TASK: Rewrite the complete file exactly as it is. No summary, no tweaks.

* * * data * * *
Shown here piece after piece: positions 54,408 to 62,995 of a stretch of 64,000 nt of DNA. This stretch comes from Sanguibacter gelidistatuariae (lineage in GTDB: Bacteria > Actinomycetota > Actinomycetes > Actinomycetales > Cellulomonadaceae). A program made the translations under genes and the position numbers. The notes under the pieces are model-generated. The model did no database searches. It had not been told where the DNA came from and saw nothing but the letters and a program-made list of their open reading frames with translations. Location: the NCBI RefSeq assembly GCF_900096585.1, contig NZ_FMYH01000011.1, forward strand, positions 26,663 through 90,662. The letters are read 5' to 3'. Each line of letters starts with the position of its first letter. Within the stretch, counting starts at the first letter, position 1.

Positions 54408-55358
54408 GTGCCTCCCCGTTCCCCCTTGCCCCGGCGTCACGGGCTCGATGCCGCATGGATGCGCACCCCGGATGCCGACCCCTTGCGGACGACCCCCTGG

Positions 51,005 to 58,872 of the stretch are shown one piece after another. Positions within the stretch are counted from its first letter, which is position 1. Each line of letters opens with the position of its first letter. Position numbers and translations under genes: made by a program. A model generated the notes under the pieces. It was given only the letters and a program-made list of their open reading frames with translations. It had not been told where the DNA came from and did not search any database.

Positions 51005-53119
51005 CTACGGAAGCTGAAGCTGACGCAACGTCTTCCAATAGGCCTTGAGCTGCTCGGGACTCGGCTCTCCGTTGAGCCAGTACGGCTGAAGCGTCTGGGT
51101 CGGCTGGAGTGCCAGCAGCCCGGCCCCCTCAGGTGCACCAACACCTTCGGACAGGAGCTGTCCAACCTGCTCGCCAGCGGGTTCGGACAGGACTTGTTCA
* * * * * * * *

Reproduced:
Shown here piece after piece: positions 54,408 to 62,995 of a stretch of 64,000 nt of DNA. This stretch comes from Sanguibacter gelidistatuariae (lineage in GTDB: Bacteria > Actinomycetota > Actinomycetes > Actinomycetales > Cellulomonadaceae). A program made the translations under genes and the position numbers. The notes under the pieces are model-generated. The model did no database searches. It had not been told where the DNA came from and saw nothing but the letters and a program-made list of their open reading frames with translations. Location: the NCBI RefSeq assembly GCF_900096585.1, contig NZ_FMYH01000011.1, forward strand, positions 26,663 through 90,662. The letters are read 5' to 3'. Each line of letters starts with the position of its first letter. Within the stretch, counting starts at the first letter, position 1.

Positions 54408-55358
54408 GTGCCTCCCCGTTCCCCCTTGCCCCGGCGTCACGGGCTCGATGCCGCATGGATGCGCACCCCGGATGCCGACCCCTTGCGGACGACCCCCTGG

Positions 51,005 to 58,872 of the stretch are shown one piece after another. Positions within the stretch are counted from its first letter, which is position 1. Each line of letters opens with the position of its first letter. Position numbers and translations under genes: made by a program. A model generated the notes under the pieces. It was given only the letters and a program-made list of their open reading frames with translations. It had not been told where the DNA came from and did not search any database.

Positions 51005-53119
51005 CTACGGAAGCTGAAGCTGACGCAACGTCTTCCAATAGGCCTTGAGCTGCTCGGGACTCGGCTCTCCGTTGAGCCAGTACGGCTGAAGCGTCTGGGT
51101 CGGCTGGAGTGCCAGCAGCCCGGCCCCCTCAGGTGCACCAACACCTTCGGACAGGAGCTGTCCAACCTGCTCGCCAGCGGGTTCGGACAGGACTTGTTCA